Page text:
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Veteran presenter mulls over the implications of London's most recent cycle death...

Veteran BBC broadcaster John Humphrys has weighed into the cycle safety debate in the wake of the death of a London cyclists outside the Olympic Park.

In an article entitled Cycling: Do we take it seriously enough? the Today programme and Mastermind host lit the touchpaper with the question 'who's to blame?'

After mulling over the views of motorists vs. cyclists, he then threw caution to the wind and entered the helmet debate, saying:

"After all, motorcyclists have been compelled to wear helmets for the last forty years or so.

"There seems to be no logic behind forcing one group of road users to wear helmets and not the other.

"It’s true that motorcyclists are likely to be travelling much faster when they have an accident and so risk greater injury to their brains if they are not wearing a helmet.

"But cyclists, riding at slower speeds, can still suffer fatal brain damage."

It's not Humphry's first foray into cycle safety (click here to see him take on shoddy supermarket flat-pack bikes) but he may find himself surprised at the strength of feeling in the community about the issue.

Or maybe not. He writes:

"Cyclists complain that motorists drive too fast, that they are too careless and that they often simply fail to see cyclists before it is too late to avoid an accident.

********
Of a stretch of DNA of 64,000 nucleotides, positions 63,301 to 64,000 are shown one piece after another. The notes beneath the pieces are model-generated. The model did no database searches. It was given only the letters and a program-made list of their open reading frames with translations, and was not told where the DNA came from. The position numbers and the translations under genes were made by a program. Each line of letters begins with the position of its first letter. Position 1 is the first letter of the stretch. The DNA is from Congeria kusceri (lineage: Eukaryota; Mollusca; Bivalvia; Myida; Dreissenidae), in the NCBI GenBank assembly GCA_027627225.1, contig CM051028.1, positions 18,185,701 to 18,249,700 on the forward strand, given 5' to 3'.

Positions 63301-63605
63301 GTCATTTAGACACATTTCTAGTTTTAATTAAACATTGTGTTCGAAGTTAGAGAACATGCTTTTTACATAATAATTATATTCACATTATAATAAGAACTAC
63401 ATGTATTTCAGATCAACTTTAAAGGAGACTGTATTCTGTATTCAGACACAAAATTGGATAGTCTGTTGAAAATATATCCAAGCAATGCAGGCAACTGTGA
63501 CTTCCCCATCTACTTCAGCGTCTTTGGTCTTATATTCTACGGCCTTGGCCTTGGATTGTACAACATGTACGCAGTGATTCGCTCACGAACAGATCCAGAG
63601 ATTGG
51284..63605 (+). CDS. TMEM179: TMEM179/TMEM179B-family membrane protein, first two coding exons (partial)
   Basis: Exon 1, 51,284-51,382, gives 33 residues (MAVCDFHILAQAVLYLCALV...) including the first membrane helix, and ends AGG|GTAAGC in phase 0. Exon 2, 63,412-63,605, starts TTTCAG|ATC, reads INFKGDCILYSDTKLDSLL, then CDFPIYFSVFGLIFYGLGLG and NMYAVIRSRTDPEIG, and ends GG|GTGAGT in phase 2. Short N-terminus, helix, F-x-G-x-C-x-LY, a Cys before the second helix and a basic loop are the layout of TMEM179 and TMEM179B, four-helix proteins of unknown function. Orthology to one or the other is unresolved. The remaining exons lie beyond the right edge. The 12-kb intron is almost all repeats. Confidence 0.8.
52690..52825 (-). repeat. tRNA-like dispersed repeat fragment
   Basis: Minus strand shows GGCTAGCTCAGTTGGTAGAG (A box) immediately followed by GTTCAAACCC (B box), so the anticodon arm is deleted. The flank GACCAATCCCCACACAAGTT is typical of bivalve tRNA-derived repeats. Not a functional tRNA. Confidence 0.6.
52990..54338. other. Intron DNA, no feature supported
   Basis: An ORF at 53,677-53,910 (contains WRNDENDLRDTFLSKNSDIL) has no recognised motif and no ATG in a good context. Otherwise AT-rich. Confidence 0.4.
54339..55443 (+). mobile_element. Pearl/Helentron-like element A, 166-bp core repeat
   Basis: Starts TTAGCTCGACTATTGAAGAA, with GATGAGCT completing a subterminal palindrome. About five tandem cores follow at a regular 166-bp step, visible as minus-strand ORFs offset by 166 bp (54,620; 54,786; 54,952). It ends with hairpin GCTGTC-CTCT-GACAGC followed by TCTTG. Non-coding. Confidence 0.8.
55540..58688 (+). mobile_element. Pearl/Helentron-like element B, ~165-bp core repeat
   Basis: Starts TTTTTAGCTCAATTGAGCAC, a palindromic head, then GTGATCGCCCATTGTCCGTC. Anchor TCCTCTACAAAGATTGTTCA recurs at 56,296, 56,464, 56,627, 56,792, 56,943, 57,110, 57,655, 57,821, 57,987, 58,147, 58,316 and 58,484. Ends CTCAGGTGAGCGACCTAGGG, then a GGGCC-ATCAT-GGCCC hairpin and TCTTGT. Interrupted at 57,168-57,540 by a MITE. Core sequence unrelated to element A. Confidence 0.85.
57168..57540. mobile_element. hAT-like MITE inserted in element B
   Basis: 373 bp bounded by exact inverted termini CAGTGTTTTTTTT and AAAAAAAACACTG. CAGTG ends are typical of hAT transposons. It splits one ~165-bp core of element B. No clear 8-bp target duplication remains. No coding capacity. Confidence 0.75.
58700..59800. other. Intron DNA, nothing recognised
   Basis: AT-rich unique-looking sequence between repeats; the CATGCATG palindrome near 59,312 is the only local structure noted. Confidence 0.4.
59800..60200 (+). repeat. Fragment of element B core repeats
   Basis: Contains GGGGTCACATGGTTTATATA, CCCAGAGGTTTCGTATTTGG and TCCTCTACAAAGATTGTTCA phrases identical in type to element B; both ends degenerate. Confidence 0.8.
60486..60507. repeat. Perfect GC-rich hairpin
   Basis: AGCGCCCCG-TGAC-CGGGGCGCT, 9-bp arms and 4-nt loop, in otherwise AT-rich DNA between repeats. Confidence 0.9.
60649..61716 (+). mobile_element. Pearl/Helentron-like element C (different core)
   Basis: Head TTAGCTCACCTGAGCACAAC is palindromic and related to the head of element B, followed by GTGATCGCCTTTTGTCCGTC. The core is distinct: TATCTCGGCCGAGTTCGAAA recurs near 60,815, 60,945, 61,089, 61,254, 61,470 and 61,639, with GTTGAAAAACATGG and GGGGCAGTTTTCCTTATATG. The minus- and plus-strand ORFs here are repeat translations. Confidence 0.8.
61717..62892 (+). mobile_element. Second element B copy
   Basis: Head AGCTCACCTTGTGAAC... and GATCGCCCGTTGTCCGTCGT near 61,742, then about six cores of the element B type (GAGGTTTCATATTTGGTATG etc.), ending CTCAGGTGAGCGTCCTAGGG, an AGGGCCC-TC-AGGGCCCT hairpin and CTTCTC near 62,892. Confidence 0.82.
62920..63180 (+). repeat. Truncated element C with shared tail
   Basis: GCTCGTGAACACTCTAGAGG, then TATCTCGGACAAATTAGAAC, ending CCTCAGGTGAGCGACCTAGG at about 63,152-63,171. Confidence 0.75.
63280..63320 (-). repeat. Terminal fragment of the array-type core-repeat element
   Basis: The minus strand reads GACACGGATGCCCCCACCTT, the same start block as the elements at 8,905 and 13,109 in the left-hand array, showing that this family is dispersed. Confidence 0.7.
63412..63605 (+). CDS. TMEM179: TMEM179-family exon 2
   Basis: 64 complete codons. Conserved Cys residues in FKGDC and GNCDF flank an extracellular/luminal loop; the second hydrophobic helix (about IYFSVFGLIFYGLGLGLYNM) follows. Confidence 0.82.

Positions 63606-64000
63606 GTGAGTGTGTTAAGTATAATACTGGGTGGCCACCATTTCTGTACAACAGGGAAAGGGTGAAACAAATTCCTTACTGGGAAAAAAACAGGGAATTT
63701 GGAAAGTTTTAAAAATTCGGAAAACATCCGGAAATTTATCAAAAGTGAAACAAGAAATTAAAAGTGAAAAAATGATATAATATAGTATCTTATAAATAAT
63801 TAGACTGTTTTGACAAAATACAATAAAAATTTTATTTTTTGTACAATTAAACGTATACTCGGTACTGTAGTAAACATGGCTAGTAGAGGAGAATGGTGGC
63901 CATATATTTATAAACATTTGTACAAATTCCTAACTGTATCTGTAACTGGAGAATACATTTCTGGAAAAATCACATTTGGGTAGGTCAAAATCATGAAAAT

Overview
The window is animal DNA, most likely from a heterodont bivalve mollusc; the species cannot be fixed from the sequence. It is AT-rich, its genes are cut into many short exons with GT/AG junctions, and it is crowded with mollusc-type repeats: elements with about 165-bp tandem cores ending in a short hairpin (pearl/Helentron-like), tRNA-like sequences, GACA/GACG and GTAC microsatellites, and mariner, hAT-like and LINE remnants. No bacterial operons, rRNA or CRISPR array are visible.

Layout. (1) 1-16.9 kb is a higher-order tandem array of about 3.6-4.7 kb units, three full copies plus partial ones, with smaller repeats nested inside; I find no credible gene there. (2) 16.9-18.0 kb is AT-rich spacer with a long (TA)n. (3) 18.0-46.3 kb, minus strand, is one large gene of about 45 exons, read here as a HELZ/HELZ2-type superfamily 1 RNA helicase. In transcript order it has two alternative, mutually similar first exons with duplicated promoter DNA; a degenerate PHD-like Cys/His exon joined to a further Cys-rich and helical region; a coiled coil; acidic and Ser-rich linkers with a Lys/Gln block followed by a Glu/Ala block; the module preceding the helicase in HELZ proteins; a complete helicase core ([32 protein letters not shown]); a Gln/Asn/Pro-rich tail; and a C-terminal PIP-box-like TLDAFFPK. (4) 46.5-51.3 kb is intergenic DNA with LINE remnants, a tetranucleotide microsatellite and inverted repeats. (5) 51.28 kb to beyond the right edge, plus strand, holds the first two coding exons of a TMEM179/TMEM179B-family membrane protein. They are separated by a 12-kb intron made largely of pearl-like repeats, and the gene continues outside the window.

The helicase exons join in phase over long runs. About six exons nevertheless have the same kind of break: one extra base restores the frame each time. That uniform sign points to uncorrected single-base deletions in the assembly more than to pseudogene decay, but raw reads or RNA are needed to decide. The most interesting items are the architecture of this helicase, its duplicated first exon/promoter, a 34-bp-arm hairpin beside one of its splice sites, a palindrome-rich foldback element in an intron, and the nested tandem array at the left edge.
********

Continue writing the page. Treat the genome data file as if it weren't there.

"Motorists complain that some cyclists seem to think they own the road, ignoring traffic lights, swarming round slow-moving cars and recklessly cutting in on the inside of traffic.

"Too many of them seem to think they don’t need to have lights at night. Accidents seem inevitable."

Humphrys is not the first broadcast star to become involved in cycle safety talk either; Jon Snow, Channel 4 news anchor and CTC President addressed Parliament earlier this year about the lack of provision for cyclists in the UK.

 

After an unpromising start, having to be bribed by her parents to learn to ride without stabilisers, Sarah became rather keener on cycling in her university years, and was eventually persuaded to upgrade to proper road cycling by the prospect of a shiny red Italian bike, which she promptly destroyed by trapping a pair of knickers in the rear derailleur. Sarah writes about about cycling every weekend on road.cc.